'After waiting for so long, the sniper team decided to try something new to flush out their targets. Rue — a smallish, slight military brat with a clean-shaven head and world-weary brown eyes — whispered into his radio to his headquarters, about a mile away.
Bring some helicopters overhead, he said, and make a low pass. The guys over the compound wall might start shooting at the helos. And then we’ll have proof of their hostile intent. The helicopters — already circling over another group of Marines engaged in a firefight — began to swoop in towards the snipers’ position. They made their pass.
But the men on the other side of the wall didn’t take the bait. If they had guns, they didn’t bother shooting them at the Cobra gunship and the Huey attack chopper.
Staff Sgt. Doug Webb was getting sick of waiting. The tattooed, twitchy Long Island, New York, native wanted to figure out if these guys were Taliban or not. Right now.'
Some superb down-in-the-dirt reporting from Afghanistan. Britain has tens of thousands of young men and women in Afghanistan, experiencing similar sorts of action on a day-by-day basis. So I thought I would try to find similar reporting to this on the BBC website. I have spent the last hour trying to find even one.
There are lots of stories about how corrupt and useless the recent Afghan elections were. There are lots very short stories, saying one or two or three of our soldiers have been killed, and giving their names, ranks and serial numbers. There are a few stories about Gordon Browns visit to Afghanistan, and his promise to send more troops. There are lots of stories about know-nothing idiots in Britain complaining that the troops in Afghanistan don't have the right equipment- how they can tell from 8,000 miles away is a real poser. There are a few 'what I did on my very brief trip to Afghanistan' correspondent yawnathons.
But I could not find a single example of the Up-on-the-front-line reporting I quoted above. Not a single one. There are no stories about our troops smashing the taliban, getting stuck in and fighting- i.e. what they are in Afghanistan to do. None.
That is disgusting. Remember, three point two billion pounds each and every year. To sit around on their metrosexual thigh bones. Does the BBC care at all about our soldiers, marines, airmen? I mean, one little bit?
***** ***** ***** ***** *****
"I went into a public-'ouse to get a pint o'beer,
The publican 'e up an' sez, "We serve no red-coats here."
The girls be'ind the bar they laughed an' giggled fit to die,
I outs into the street again an' to myself sez I:
O it's Tommy this, an' Tommy that, an' "Tommy, go away";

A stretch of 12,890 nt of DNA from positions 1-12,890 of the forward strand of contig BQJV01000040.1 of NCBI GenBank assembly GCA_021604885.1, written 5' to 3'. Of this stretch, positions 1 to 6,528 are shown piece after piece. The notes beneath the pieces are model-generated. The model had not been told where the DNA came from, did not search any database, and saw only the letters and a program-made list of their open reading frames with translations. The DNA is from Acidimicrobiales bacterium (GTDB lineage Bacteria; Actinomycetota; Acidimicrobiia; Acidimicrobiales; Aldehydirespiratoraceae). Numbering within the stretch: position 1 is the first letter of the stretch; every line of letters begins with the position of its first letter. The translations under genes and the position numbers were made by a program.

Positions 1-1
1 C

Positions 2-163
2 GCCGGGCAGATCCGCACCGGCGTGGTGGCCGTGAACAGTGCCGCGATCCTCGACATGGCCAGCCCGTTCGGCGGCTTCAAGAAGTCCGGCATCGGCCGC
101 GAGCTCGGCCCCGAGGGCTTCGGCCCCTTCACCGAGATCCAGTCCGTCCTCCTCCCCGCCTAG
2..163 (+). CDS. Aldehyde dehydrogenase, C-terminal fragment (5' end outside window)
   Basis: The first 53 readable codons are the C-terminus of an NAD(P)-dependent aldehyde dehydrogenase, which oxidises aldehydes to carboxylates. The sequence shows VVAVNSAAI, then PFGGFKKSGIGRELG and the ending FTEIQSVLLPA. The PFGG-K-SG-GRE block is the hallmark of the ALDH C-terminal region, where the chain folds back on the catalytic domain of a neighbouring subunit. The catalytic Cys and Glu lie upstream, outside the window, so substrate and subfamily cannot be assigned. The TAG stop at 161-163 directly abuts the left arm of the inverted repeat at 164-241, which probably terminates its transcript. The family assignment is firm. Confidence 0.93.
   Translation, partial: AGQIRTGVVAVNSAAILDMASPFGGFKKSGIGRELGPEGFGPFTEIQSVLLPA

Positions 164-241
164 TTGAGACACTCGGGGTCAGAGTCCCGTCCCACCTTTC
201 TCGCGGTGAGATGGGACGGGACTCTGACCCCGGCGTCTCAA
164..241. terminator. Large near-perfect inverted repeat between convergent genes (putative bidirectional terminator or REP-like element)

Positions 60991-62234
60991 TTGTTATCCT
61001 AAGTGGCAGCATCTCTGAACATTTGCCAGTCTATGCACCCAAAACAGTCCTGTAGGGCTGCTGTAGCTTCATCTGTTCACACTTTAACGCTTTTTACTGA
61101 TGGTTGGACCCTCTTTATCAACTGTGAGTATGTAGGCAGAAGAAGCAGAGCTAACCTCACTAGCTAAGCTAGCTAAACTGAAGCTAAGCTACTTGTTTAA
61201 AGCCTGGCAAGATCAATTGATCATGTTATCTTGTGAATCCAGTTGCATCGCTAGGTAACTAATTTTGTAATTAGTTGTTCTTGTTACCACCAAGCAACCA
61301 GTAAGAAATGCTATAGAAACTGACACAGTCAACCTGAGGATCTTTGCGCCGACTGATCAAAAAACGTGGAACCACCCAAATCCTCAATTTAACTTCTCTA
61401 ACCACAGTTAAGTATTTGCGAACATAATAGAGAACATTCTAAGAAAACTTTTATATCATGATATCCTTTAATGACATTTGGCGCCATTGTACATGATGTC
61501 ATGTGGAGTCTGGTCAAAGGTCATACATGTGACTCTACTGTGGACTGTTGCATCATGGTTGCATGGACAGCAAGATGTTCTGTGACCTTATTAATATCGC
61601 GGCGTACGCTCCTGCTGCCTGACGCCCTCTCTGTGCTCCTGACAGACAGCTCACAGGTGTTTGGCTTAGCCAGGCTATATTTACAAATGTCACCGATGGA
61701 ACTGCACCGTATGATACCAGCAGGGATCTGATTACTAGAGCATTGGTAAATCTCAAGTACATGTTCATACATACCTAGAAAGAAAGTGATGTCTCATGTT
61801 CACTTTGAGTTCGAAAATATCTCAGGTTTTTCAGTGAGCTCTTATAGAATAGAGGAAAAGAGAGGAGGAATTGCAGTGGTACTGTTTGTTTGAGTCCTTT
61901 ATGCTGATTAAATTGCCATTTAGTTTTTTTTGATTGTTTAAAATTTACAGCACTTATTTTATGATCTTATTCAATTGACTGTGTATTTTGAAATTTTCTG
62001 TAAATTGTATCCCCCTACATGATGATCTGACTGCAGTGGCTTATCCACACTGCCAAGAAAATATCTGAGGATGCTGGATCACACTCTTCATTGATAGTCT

But it's ``Thank you, Mister Atkins,'' when the band begins to play,
The band begins to play, my boys, the band begins to play,
O it's ``Thank you, Mr. Atkins,'' when the band begins to play.
I went into a theatre as sober as could be,
They gave a drunk civilian room, but 'adn't none for me;
They sent me to the gallery or round the music-'alls,
But when it comes to fightin', Lord! they'll shove me in the stalls!
For it's Tommy this, an' Tommy that, an' "Tommy, wait outside";
But it's "Special train for Atkins" when the trooper's on the tide,
The troopship's on the tide, my boys, the troopship's on the tide,
O it's "Special train for Atkins" when the trooper's on the tide.
Yes, makin' mock o' uniforms that guard you while you sleep
Is cheaper than them uniforms, an' they're starvation cheap;
An' hustlin' drunken soldiers when they're goin' large a bit
Is five times better business than paradin' in full kit.
Then it's Tommy this, an' Tommy that, an' "Tommy how's yer soul?"
But it's "Thin red line of 'eroes" when the drums begin to roll,
The drums begin to roll, my boys, the drums begin to roll,
O it's "Thin red line of 'eroes" when the drums begin to roll.
We aren't no thin red 'eroes, nor we aren't no blackguards too,
But single men in barricks, most remarkable like you;
An' if sometimes our conduck isn't all your fancy paints:
Why, single men in barricks don't grow into plaster saints;
While it's Tommy this, an' Tommy that, an' "Tommy, fall be'ind,"
But it's "Please to walk in front, sir," when there's trouble in the wind,
There's trouble in the wind, my boys, there's trouble in the wind,
O it's "Please to walk in front, sir," when there's trouble in the wind.
You talk o' better food for us, an' schools, an' fires an' all:
We'll wait for extry rations if you treat us rational.
Don't mess about the cook-room slops, but prove it to our face
The Widow's Uniform is not the soldier-man's disgrace.
For it's Tommy this, an' Tommy that, an' "Chuck him out, the brute!"
But it's "Saviour of 'is country," when the guns begin to shoot;
An' it's Tommy this, an' Tommy that, an' anything you please;
But Tommy ain't a bloomin' fool - you bet that Tommy sees!
Tommy, by Rudyard Kipling